Pharmed animals go to market

Pharmaceutical firms could soon be making a fortune from cloning, writes Charles Arthur
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The Independent Online
What sheep and goats can produce

Product: Human Factor IX

Use: blood clotting factor

Company: PPL Therapeutics

Value: pounds 2m per sheep

Available: if clinical trials succeed, within 10 years

Product: human alpha-1-antitrypsin

Use: to treat cystic fibrosis

Company: PPL Therapeutics

Value: probably thousands per sheep

Available: in clinical trials

Product: Human fibrinogen and factor VII

Use: blood clotting factors

Company: PPL Therapeutics

Value: pounds 500,000 per sheep

Available: within 10 years

Product: Human Factor VIII

Use: the essential blood clotting element for the majority of haemophiliacs

Company: licensed to Baxter Healthcare and Bayer

Value: pounds 10m per sheep or goat

Available: unknown

Product: Human antithrombin III

Use: blood plasma protein for accident victims and organ recipients

Company: Genzyme

Value: probably many thousands per goat

Available: in human trials

IN THE new world of "pharming" - using farm animals to produce pharmaceutically useful products - there was no bluster in the announcement this week by PPL Therapeutics that 50 cloned sheep could satisfy the pounds 100m world market for the Factor IX blood clotting protein.

It is only the start of a huge industry, made possible by the twin technologies of genetic engineering and cloning.

Where once the most valuable capital item a technology company owned was a factory, in future it will be a living, breathing animal. It will naturally generate enough of some valuable protein to make it a better wage-earner than any City slicker. And it won't even demand a company car: a big enough field with nice grass will suffice.

But for the companies, defending their property - and trying to extend it - will become an ever bigger business. PPL has already been thwarted in its wish to produce transgenic animals which produce the far more valuable Factor VIII clotting protein. That is used to treat the majority of haemophiliacs (unlike Factor IX, which is used to treat those with the rarer form, haemophilia B). The world market for Factor VIII is worth half a billion pounds. But the Scripps Institute, in La Jolla, California, has the patent on the gene that encodes the production of the protein. And it has licensed its use to Baxter Healthcare and Bayer - but not PPL.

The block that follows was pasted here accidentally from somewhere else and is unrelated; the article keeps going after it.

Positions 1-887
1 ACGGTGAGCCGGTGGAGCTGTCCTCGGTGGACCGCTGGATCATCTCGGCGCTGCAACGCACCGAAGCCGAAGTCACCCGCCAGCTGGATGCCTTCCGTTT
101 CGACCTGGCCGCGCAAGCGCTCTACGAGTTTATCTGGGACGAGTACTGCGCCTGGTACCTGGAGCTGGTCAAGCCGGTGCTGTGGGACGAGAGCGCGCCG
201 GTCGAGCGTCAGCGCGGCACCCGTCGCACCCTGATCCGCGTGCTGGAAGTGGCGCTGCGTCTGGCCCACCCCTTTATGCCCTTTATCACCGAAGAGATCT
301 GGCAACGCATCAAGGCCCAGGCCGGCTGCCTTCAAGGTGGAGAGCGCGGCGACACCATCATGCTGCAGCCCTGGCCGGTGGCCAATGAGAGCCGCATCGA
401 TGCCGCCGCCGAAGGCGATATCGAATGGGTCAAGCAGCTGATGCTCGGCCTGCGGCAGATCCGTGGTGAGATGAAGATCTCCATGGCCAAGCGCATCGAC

Other companies are developing pigs whose organs are coated with human proteins, so that their kidneys, lungs and hearts could be transplanted into humans, where the numbers on waiting lists typically outnumber donors by three to one.

How much could the involuntary organ donors be worth? Presently there are just 45,000 human transplants annually. But there is no official market in organs. However, a recent estimate by analysts at Salomon Brothers reckoned that if we could use pig organs, they would create a $6bn (pounds 3.75 bn) market, in which 455,000 transplants from animals would be performed. That would make each animal worth just pounds 25,000 - implying that the figures are probably underestimates.

Given the choice between dying and paying huge amounts for a pig organ, rich people would surely choose the latter.

The technology underlying the implementation of all these methods, though, is cloning. Breeding a transgenic animal with another, normal one always carried the risk that the money-making gene would be lost. By cloning from the embryo or the adult of the transgenic animal - techniques that PPL has demonstrated are feasible - the companies can rest assured that their investments will continue for generations.

What cattle can produce

Product: Human growth hormone

Use: treatment of dwarfism and AIDS-related illnesses

Company: Genzyme

Value: up to pounds 6m per cow

Available: soon in human clinical trials

Product: beta-interferon

Use: treatment of multiple sclerosis

Company: Genzyme

Value: up to pounds 1m per cow

Available: approaching human clinical trials

Product: Human serum albumin

Use: in blood transfusions

Company: Advanced Cell Technology

Value: pounds 150,000 per cow

Available: just announced

What pigs produce

Product: "humanised" hearts, kidneys, lungs

Use: transplant operations to replace failing human organs

Company: Imutran, Alexion, Novartis, Nextran

Value: if legalised, a $6bn industry by 2010

Available: depends on medical studies on associated risks

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